Editorial Views  |   May 2019
Perioperative Fluid Management: Turning Art to Science
Author Notes
  • From the Department of Anesthesiology, University of Utah, Salt Lake City, Utah.
  • This editorial accompanies the article on p. 728.
    This editorial accompanies the article on p. 728.×
  • Accepted for publication January 27, 2019.
    Accepted for publication January 27, 2019.×
  • Address correspondence to Dr. Hopf: harriet.hopf@hsc.utah.edu
Article Information
Editorial Views / Renal and Urinary Systems / Electrolyte Balance
Editorial Views   |   May 2019
Perioperative Fluid Management: Turning Art to Science
Anesthesiology 5 2019, Vol.130, 677-679. doi:10.1097/ALN.0000000000002663
Anesthesiology 5 2019, Vol.130, 677-679. doi:10.1097/ALN.0000000000002663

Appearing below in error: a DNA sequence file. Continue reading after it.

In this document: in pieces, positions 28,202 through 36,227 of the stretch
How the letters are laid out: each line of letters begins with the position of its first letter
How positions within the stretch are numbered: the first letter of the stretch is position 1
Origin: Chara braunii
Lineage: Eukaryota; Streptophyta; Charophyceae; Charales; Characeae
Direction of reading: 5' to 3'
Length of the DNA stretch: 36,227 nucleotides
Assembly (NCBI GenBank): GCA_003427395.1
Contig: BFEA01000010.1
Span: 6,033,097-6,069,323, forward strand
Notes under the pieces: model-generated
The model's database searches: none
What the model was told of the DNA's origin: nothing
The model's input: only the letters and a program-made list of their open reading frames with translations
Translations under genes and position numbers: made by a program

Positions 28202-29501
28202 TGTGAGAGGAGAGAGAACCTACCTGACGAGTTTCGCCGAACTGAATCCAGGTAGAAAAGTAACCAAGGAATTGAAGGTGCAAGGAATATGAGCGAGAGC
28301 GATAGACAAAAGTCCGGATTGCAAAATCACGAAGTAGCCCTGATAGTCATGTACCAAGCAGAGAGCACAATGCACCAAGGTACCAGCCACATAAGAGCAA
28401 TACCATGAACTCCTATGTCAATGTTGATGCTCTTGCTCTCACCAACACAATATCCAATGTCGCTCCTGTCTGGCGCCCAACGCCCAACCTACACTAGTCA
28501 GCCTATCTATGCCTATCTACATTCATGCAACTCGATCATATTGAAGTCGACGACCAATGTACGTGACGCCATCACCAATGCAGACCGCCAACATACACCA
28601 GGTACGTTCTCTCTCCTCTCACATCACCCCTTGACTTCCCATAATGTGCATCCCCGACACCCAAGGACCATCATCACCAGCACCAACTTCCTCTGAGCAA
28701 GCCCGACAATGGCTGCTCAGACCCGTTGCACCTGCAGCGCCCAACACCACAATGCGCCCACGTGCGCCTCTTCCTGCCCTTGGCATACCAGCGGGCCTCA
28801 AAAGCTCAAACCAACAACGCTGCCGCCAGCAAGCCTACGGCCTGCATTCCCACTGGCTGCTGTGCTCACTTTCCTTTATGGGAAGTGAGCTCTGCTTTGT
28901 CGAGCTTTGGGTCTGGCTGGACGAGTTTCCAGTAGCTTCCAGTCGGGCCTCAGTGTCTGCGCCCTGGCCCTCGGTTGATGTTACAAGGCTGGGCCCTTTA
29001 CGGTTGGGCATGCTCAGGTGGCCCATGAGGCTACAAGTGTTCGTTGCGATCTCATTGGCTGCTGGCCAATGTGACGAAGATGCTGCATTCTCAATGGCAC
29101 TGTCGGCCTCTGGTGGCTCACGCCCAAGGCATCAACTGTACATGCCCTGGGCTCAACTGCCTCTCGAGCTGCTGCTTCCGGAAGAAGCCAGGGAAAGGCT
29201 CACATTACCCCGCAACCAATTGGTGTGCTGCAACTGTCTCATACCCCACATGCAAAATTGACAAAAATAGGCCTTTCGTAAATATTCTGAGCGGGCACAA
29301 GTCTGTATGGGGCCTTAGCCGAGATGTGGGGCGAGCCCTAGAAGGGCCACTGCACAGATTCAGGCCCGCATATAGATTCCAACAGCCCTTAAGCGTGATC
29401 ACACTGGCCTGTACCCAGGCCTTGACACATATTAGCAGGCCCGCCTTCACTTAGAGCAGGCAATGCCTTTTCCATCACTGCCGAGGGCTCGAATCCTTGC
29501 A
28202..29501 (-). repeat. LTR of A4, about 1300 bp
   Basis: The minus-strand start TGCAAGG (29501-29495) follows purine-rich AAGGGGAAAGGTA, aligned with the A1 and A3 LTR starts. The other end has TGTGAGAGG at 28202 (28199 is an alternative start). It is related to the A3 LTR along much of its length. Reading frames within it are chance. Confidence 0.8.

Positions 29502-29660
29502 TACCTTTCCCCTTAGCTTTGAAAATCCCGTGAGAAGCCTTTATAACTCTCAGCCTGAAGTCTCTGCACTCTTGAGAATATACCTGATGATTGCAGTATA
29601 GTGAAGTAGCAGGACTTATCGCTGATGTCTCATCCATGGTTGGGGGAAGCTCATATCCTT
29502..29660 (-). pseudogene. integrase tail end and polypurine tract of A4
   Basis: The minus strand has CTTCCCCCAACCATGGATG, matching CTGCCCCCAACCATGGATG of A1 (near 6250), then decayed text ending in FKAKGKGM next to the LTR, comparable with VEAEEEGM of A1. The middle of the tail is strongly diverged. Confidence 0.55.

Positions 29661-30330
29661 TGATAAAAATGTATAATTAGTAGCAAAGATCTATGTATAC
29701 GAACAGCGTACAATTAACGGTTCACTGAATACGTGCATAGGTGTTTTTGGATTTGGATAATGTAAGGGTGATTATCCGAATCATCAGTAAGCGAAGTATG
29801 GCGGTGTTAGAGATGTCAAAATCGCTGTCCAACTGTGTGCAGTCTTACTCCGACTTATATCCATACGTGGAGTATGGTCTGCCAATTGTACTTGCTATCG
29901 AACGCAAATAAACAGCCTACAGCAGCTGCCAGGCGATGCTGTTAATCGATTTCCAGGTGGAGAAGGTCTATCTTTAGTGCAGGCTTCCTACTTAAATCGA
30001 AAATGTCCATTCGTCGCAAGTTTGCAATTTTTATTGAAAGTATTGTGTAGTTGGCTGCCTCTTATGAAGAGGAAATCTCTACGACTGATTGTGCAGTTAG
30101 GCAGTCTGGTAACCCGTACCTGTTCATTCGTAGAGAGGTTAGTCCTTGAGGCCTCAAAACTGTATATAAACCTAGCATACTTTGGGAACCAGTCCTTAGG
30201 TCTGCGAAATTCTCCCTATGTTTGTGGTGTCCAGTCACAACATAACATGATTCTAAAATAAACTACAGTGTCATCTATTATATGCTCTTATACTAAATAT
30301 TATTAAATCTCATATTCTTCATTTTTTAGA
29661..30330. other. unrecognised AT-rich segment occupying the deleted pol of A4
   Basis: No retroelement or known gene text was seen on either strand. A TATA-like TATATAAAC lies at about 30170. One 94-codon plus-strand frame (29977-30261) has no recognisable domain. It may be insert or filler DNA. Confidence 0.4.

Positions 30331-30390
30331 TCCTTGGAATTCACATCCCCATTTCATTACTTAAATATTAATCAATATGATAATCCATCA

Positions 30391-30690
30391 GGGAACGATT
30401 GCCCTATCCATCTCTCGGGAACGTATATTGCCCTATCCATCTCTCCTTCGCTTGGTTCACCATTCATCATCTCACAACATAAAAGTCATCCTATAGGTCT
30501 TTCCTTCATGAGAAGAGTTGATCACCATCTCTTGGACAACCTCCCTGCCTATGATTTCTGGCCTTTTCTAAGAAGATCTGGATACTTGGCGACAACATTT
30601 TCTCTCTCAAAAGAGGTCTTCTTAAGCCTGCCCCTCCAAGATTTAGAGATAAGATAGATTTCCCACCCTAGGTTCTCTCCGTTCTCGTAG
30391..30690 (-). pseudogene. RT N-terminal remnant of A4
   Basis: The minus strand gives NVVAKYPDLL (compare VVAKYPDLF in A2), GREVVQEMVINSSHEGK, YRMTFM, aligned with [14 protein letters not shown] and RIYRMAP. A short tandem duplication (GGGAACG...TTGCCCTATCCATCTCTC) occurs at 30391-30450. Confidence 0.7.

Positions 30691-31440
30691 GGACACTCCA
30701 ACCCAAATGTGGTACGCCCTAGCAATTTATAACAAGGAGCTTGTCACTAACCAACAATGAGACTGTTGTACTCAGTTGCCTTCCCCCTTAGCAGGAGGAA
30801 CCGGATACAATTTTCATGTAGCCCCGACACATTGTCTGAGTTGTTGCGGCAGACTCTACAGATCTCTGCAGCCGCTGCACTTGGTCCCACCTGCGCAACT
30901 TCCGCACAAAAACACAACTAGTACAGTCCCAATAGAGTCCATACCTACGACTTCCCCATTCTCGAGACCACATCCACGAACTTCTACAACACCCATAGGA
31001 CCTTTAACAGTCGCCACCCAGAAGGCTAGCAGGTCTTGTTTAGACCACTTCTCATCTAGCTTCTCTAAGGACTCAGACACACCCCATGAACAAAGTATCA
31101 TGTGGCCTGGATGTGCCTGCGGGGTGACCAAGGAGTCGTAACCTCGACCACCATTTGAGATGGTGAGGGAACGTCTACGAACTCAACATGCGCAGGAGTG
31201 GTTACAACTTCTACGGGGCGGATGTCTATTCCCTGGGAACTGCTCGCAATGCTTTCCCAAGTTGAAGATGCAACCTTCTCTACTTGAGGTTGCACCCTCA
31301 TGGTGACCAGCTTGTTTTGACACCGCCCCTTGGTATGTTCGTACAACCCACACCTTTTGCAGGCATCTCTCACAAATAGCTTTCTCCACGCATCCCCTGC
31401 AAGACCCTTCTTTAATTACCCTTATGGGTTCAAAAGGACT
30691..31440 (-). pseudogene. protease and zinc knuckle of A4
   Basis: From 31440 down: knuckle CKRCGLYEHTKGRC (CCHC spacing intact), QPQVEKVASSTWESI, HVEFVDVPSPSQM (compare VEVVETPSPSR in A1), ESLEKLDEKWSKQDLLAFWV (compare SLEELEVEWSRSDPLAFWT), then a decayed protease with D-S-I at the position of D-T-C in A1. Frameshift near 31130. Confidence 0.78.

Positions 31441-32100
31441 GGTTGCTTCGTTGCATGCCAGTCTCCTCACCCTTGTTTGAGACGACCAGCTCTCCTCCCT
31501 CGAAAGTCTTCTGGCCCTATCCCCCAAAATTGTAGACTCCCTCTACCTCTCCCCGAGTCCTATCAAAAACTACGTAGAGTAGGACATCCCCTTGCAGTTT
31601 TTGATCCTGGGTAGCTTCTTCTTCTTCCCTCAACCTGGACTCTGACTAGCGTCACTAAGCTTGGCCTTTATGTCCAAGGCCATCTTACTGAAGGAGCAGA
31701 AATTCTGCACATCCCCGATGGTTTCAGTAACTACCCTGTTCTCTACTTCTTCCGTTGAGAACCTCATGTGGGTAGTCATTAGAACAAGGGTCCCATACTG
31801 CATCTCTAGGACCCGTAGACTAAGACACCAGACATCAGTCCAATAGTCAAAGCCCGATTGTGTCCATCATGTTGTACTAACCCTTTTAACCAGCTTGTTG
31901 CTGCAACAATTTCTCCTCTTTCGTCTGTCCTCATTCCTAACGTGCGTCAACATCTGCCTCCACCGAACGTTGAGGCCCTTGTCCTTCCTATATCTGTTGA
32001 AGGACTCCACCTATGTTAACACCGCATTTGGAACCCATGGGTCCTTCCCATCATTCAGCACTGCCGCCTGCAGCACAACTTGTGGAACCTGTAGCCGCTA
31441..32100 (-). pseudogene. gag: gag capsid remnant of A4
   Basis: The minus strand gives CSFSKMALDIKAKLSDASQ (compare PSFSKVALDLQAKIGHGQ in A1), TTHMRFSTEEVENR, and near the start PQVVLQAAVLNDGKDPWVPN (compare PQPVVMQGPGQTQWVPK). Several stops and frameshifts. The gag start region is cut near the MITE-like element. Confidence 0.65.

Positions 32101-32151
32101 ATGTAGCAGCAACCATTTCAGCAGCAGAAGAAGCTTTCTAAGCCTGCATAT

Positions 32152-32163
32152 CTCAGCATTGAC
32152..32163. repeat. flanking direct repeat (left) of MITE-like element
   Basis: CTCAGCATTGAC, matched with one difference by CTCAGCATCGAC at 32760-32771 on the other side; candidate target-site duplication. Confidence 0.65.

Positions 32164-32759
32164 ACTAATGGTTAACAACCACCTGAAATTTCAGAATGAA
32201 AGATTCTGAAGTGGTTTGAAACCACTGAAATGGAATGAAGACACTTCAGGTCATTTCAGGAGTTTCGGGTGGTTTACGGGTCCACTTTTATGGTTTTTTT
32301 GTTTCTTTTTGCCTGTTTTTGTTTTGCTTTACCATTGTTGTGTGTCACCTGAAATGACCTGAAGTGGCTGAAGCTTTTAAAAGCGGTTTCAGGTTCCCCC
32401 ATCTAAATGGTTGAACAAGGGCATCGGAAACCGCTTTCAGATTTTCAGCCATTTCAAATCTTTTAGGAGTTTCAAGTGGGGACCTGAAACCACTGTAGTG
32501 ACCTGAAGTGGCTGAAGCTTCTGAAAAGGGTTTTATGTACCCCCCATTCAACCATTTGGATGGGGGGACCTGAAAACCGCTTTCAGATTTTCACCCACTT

Appropriate fluid management is a cornerstone of anesthetic practice.1  Unfortunately, there is disagreement as to how to translate that goal into practice. Anesthesiologists know that too much fluid may lead to complications from side effects, including tissue edema, poor cardiac function, or pulmonary compromise. Too little fluid may also be harmful, potentially leading to inadequate tissue perfusion, impaired wound healing, and higher risk of deep venous thrombosis. Textbooks provide guidelines for calculating fluid management, based on patient and surgical factors, but they are not strongly evidence-based, and interpretation and implementation vary widely. Although there are many randomized trials of fluid management and outcome, most compare fixed volumes of a colloid, usually a hydroxyethyl starch solution, and a crystalloid, usually a balanced salt solution, without any measure of physiologic comparability.2  Thus, it is unclear whether the outcomes of the trials result from the type of solution, the relative volume of solution, or both. The study by Kabon et al.3  in this issue of Anesthesiology represents a step in the right direction: in relatively healthy patients undergoing major abdominal surgery, the effects of crystalloid versus tetrastarch hydroxyethyl starch colloid fluid administration on outcome were compared using goal-directed, that is physiologically comparable, rather than fixed-dose fluid administration. In contrast to a number of previous studies comparing fixed doses of colloid and crystalloid, there were no differences in major or minor composite outcomes, mortality, or hospital readmission, suggesting that effective volume may be more important than type of fluid.